Advertisement

Home / Entertainment / Sharaabi: a heart-warming hangover

Sharaabi: a heart-warming hangover

A lot of the film is sozzled sentimentality, but in some scenes the director manages to prise out pure pain
Amitabh, Om Prakash and Pran in a scene from Sharaabi
Amitabh, Om Prakash and Pran in a scene from Sharaabi
A still from the film

Sulagana Biswas   |   Published 31.05.19, 07:08 AM

Log kehte hain main sharaabi hoon... Nashe mein kaun nahin hai mujhe bataao zara

Lyricist Anjaan nails it when he makes Vicky Kapoor sing these lines. Alcoholic Vicky, when not getting dewy-eyed at Munshiji or Meena (doesn’t matter who, he is equally smitten by both), admiring Natthulal’s moustaches or snarling at his evil capitalist dad, spouts shairee and helps the poor, giving everyone, including the audience, a lingering hangover.

Advertisement

In the 1984 May release Sharaabi, Amitabh Bachchan, at the height of his superstardom, played an unlikely hero, a poor little rich boy who sulks without daddy’s love but happily spends daddy’s money to drink like a fish.

His voice slurred, eyes droopy, steps all a-stumble, AB made this Prakash Mehra film — loosely based on Arthur — work despite its kitschy, campy Eighties stereotypes. Pran as unfeeling dad Amarnath Kapoor, Om Prakash as Munshi Phoolchand aka Jeeves without the stiff upper lip, Jaya Prada as the gorgeous dancer Meena who establishes her high moral ground by being all rude and hoity-toity even as Vicky makes sheep’s eyes at her, even minor characters such as sundry people whom Vicky helps or Amarnath’s business associates, predictable villains Mr Moneybags (Satyen Kappu) and Meena’s evil agent (Ranjeet) or even the squabbling rich babes who are Vicky’s potential bridezillas are all great fun. The characters speak Kader Khan’s somewhat florid, OTT lines, the leads sing and dance to Bappi Lahiri’s still-intoxicating score, there’s sparkling chemistry between Vicky and Phoolchand. At the same time, there’s a vein of melancholia running through the film that gives it soul. Vicky lost his mom at infancy, his dad never forgave him. Instead of a mum, Vicky got a bottle of booze, a chip on his shoulder and a loyal Munshi who mysteriously can’t make the him stay sober.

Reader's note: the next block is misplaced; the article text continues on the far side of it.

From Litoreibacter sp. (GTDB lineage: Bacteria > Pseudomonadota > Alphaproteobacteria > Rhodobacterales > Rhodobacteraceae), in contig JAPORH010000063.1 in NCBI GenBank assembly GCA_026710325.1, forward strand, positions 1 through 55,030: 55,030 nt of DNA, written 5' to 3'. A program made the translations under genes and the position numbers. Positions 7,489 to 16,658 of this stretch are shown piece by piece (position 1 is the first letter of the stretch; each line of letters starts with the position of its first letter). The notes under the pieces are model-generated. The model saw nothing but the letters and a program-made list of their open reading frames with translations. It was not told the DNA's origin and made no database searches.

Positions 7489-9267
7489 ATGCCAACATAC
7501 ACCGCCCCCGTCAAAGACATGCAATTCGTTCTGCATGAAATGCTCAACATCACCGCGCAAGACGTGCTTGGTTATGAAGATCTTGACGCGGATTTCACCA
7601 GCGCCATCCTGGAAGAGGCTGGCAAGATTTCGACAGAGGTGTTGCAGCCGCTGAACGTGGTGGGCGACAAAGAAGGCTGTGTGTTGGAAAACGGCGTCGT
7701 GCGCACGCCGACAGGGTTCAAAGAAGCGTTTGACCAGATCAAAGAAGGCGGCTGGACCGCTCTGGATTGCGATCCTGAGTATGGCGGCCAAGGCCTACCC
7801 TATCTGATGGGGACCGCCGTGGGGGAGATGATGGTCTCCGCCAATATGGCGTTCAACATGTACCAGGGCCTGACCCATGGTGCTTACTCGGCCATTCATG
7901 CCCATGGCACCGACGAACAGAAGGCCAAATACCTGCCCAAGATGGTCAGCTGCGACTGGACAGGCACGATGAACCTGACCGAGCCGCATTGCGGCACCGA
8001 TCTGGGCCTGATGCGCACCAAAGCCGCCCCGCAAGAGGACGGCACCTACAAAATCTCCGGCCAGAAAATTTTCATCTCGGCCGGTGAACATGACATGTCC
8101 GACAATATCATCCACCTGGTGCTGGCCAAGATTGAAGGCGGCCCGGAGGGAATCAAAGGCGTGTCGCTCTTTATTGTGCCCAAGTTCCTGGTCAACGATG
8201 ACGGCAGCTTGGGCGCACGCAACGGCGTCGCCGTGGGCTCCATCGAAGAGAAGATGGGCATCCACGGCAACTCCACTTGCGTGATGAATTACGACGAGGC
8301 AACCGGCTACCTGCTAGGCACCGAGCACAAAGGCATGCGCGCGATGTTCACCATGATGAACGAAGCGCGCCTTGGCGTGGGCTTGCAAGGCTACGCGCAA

A lot of the film is sozzled sentimentality, but in some scenes director Mehra manages to prise out pure pain. Like when Vicky drinks the dregs of a bottle left on the road after being disowned by dad. His faithful Munshiji, pretending to be asleep, sees it. Anguish burns in the loyal Munshi’s eyes. The impact sears, like downing daaru neat.



Advertisement
Advertisement
Advertisement
 
 
 
Copyright © 2020 The Telegraph. All rights reserved.